Featurization using Transact-SQL

In this exercise, learn how to accomplish the same task using SQL functions instead of custom R functions.

Switch to SQL Server Management Studio or another query editor to run the T-SQL script.

  1. Use a SQL function, named fnCalculateDistance. The function should already exist in the NYCTaxi_Sample database. In Object Explorer, verify the function exists by navigating this path: Databases > NYCTaxi_Sample > Programmability > Functions > Scalar-valued Functions > dbo.fnCalculateDistance.

    If the function does not exist, use SQL Server Management Studio to generate the function in the NYCTaxi_Sample database.

    CREATE FUNCTION [dbo].[fnCalculateDistance] (@Lat1 float, @Long1 float, @Lat2 float, @Long2 float)
    -- User-defined function calculates the direct distance between two geographical coordinates.
    RETURNS decimal(28, 10)
    AS
    BEGIN
      DECLARE @distance decimal(28, 10)
      -- Convert to radians
      SET @Lat1 = @Lat1 / 57.2958
      SET @Long1 = @Long1 / 57.2958
      SET @Lat2 = @Lat2 / 57.2958
      SET @Long2 = @Long2 / 57.2958
      -- Calculate distance
      SET @distance = (SIN(@Lat1) * SIN(@Lat2)) + (COS(@Lat1) * COS(@Lat2) * COS(@Long2 - @Long1))
      --Convert to miles
      IF @distance <> 0
      BEGIN
        SET @distance = 3958.75 * ATAN(SQRT(1 - POWER(@distance, 2)) / @distance);
      END
      RETURN @distance
    END
    
  2. In Management Studio, in a new query window, run the following Transact-SQL statement from any application that supports Transact-SQL to see how the function works.

    USE nyctaxi_sample
    GO
    
    SELECT tipped, fare_amount, passenger_count,trip_time_in_secs,trip_distance, pickup_datetime, dropoff_datetime,
    dbo.fnCalculateDistance(pickup_latitude, pickup_longitude, dropoff_latitude, dropoff_longitude) as direct_distance, pickup_latitude, pickup_longitude,  dropoff_latitude, dropoff_longitude 
    FROM nyctaxi_sample
    
  3. To insert values directly into a new table (you have to create it first), you can add an INTO clause specifying the table name.

    USE nyctaxi_sample
    GO
    
    SELECT tipped, fare_amount, passenger_count, trip_time_in_secs, trip_distance, pickup_datetime, dropoff_datetime,
    dbo.fnCalculateDistance(pickup_latitude, pickup_longitude, dropoff_latitude, dropoff_longitude) as direct_distance, pickup_latitude, pickup_longitude, dropoff_latitude, dropoff_longitude
    INTO NewFeatureTable
    FROM nyctaxi_sample
    
  4. You can also call the SQL function from R code. Switch back to Rgui and store the SQL featurization query in an R variable.

    featureEngineeringQuery = "SELECT tipped, fare_amount, passenger_count,
        trip_time_in_secs,trip_distance, pickup_datetime, dropoff_datetime,
        dbo.fnCalculateDistance(pickup_latitude, pickup_longitude,  dropoff_latitude, dropoff_longitude) as direct_distance,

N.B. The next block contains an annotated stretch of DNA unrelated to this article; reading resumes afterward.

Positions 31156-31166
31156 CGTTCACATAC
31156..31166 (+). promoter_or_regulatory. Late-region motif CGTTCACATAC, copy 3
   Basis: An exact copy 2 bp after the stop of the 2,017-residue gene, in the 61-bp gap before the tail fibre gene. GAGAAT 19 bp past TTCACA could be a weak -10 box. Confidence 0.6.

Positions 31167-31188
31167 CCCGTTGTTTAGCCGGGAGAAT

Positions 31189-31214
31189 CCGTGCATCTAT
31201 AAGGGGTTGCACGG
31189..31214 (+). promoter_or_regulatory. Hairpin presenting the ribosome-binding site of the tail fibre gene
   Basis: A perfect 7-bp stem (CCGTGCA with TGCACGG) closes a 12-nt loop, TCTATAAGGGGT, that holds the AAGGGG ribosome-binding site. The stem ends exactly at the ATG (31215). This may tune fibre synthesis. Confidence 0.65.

pickup_latitude, pickup_longitude,  dropoff_latitude, dropoff_longitude
        FROM nyctaxi_sample
        tablesample (1 percent) repeatable (98052)"
    

    Tip

    This query has been modified to get a smaller sample of data, to make this walkthrough faster. You can remove the TABLESAMPLE clause if you want to get all the data; however, depending on your environment, it might not be possible to load the full datset into R, resulting in an error.

  5. Use the following lines of code to call the Transact-SQL function from your R environment and apply it to the data defined in featureEngineeringQuery.

    featureDataSource = RxSqlServerData(sqlQuery = featureEngineeringQuery,
      colClasses = c(pickup_longitude = "numeric", pickup_latitude = "numeric",
        dropoff_longitude = "numeric", dropoff_latitude = "numeric",
        passenger_count  = "numeric", trip_distance  = "numeric",
        trip_time_in_secs  = "numeric", direct_distance  = "numeric"),
      connectionString = connStr)
    
  6. Now that the new feature is created, call rxGetVarsInfo to create a summary of the data in the feature table.

    rxGetVarInfo(data = featureDataSource)
    

    Results

    Var 1: tipped, Type: integer
    Var 2: fare_amount, Type: numeric
    Var 3: passenger_count, Type: numeric
    Var 4: trip_time_in_secs, Type: numeric
    Var 5: trip_distance, Type: numeric
    Var 6: pickup_datetime, Type: character
    Var 7: dropoff_datetime, Type: character
    Var 8: direct_distance, Type: numeric
    Var 9: pickup_latitude, Type: numeric
    Var 10: pickup_longitude, Type: numeric
    Var 11: dropoff_latitude, Type: numeric
    Var 12: dropoff_longitude, Type: numeric
    

    Note

    In some cases, you might get an error like this one: The EXECUTE permission was denied on the object 'fnCalculateDistance' If so, make sure that the login you are using has permissions to run scripts and create objects on the database, not just on the instance. Check the schema for the object, fnCalculateDistance. If the object was created by the database owner, and your login belongs to the role db_datareader, you need to give the login explicit permissions to run the script.

Comparing R functions and SQL functions

Remember this piece of code used to time the R code?

start.time <- proc.time()
<your code here>
used.time <- proc.time() - start.time
print(paste("It takes CPU Time=", round(used.time[1]+used.time[2],2)," seconds, Elapsed Time=", round(used.time[3],2), " seconds to generate features.", sep=""))

You can try using this with the SQL custom function example to see how long the data transformation takes when calling a SQL function. Also, try switching compute contexts with rxSetComputeContext and compare the timings.

Your times might vary significantly, depending on your network speed, and your hardware configuration. In the configurations we tested, the Transact-SQL function approach was faster than using a custom R function. Therefore, we've use the Transact-SQL function for these calculations in subsequent steps.

Tip

Very often, feature engineering using Transact-SQL will be faster than R. For example, T-SQL includes fast windowing and ranking functions that can be applied to common data science calculations such as rolling moving averages and n-tiles. Choose the most efficient method based on your data and task.

Next steps